Whole of Victorian Government Procurement officers' meeting
These meetings are for procurement practitioners from across departments and agencies. The focus is on peer-to-peer learning and sharing practical experience.
Five meetings were held in 2022–23, covering topics such as procurement analytics, cyber security and supplier contract management (Figure 2).
Figure 2: Presentations at Procurement Officer's meetings
Online buyer's group
The VGPB’s online Buyers’ Community of Practice group on the Victorian Public Sector Innovation Network has 760 members, reaching even more procurement professionals across government with procurement updates, resources and materials.
Highlights in 2022-23
Highlights for capability building include:
- 3 Procurement Community of Practice Forums
- 5 Procurement Officer’s meetings
- 760 Government members in the online buyer’s group on the Innovation Network.
Case study: Benchmarking against global procurement standards at the Department of Jobs, Skills, Industry and Regions
The VGPB wishes to recognise the Department of Jobs, Skills, Industry and Regions (DJSIR) for achieving the international Procurement Excellence Programme Award issued by the Chartered Institute of Procurement and Supply (CIPS). This independent certification is given to organisations who have demonstrated quality and robustness of their procurement policies, processes and procedures.
CIPS is the world’s largest professional body for procurement and supply. Their Procurement Excellence Programme is a comprehensive and independent global assessment process that helps organisations benchmark performance against international standards. In the assessment, a meticulous review of an organisation's procurement policies, processes and procedures is conducted over a period of 6 to 9 months. It focuses on 5 key areas: leadership and organisation, strategy and policy, people, processes and systems, and performance management.
Following the machinery of government change in 2019 which formed the Department of Jobs, Precincts and Regions (DJPR) and subsequent machinery of government change in 2022 which formed the current DJSIR, the department has been continually improving its procurement function, starting with its own review followed by the VGPB accreditation process in 2021.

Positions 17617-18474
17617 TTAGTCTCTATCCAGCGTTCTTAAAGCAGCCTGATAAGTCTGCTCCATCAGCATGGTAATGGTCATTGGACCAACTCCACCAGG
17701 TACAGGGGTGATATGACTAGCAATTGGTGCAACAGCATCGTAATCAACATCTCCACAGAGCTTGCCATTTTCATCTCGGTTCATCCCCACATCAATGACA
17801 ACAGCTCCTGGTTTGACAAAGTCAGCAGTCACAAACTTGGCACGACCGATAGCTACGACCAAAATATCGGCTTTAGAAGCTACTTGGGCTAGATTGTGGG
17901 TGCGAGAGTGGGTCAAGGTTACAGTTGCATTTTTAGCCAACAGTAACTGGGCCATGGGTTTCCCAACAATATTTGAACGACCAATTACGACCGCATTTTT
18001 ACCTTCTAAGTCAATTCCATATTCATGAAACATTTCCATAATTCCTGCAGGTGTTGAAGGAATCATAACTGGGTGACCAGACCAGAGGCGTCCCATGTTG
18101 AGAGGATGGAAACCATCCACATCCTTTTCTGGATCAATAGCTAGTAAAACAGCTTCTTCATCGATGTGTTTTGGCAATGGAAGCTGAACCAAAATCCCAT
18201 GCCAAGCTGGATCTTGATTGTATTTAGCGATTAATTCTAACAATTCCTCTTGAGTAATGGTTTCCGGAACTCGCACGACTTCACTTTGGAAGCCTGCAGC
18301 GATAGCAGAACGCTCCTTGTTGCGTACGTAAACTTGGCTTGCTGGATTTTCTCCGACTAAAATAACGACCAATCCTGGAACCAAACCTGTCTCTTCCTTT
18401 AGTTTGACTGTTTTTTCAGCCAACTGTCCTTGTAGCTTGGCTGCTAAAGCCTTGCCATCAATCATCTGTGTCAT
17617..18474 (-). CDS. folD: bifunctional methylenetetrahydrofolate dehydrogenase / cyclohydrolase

“The VGPB accreditation process was useful for us in verifying that we had all the right components in place and highlighting areas for improvement," explained Chris O’Farrell, Acting CPO at DJSIR.
“Since receiving VGPB accreditation, we have continued to make improvements. We wanted to take stock and understand where we were performing well and where we could improve by benchmarking our procurement function against global standards.”
The CIPS accreditation is a rigorous process that covers all facets of procurement, including leadership, how procurement is viewed across the organisation, and capability development.
Olga Carlton, Manager, Contracts Governance and Strategic Projects, led the DJSIR accreditation effort and notes that it’s not just about ticking off policies and procedures. “Even in areas where you are doing well, the CIPS process gives you ideas for continuous improvement. For example, the CIPS review has a big focus on people and development. This led to discussions around how DJSIR views and measures procurement capability, which led to us setting new capability-building goals.”
“Going through the CIPS accreditation process also prompted us to focus more on the ways in which procurement supports the department’s broader strategic objectives. In fact, we tightened the links between the department’s strategy and our own,” explained Olga.
The team also collaborated with different parts of the business to deliver the evidence needed to become CIPS accredited, including the corporate services areas responsible for coordinating integrity, conflict of interest and risk management.
“Being CIPS accredited demonstrates to our stakeholders and suppliers that we have a mature procurement function and that we invest in procurement,” said Olga. “This can help us attract skilled staff and gives suppliers confidence that we are committed to fairness and equity, open communication and managing risks with integrity.”
With the CIPS accreditation in hand, DJSIR emerges as the only Victorian Government department to currently hold this recognition. This achievement reinforces the department's commitment to deliver services to the community through procurement excellence.
Reviewed 01 November 2023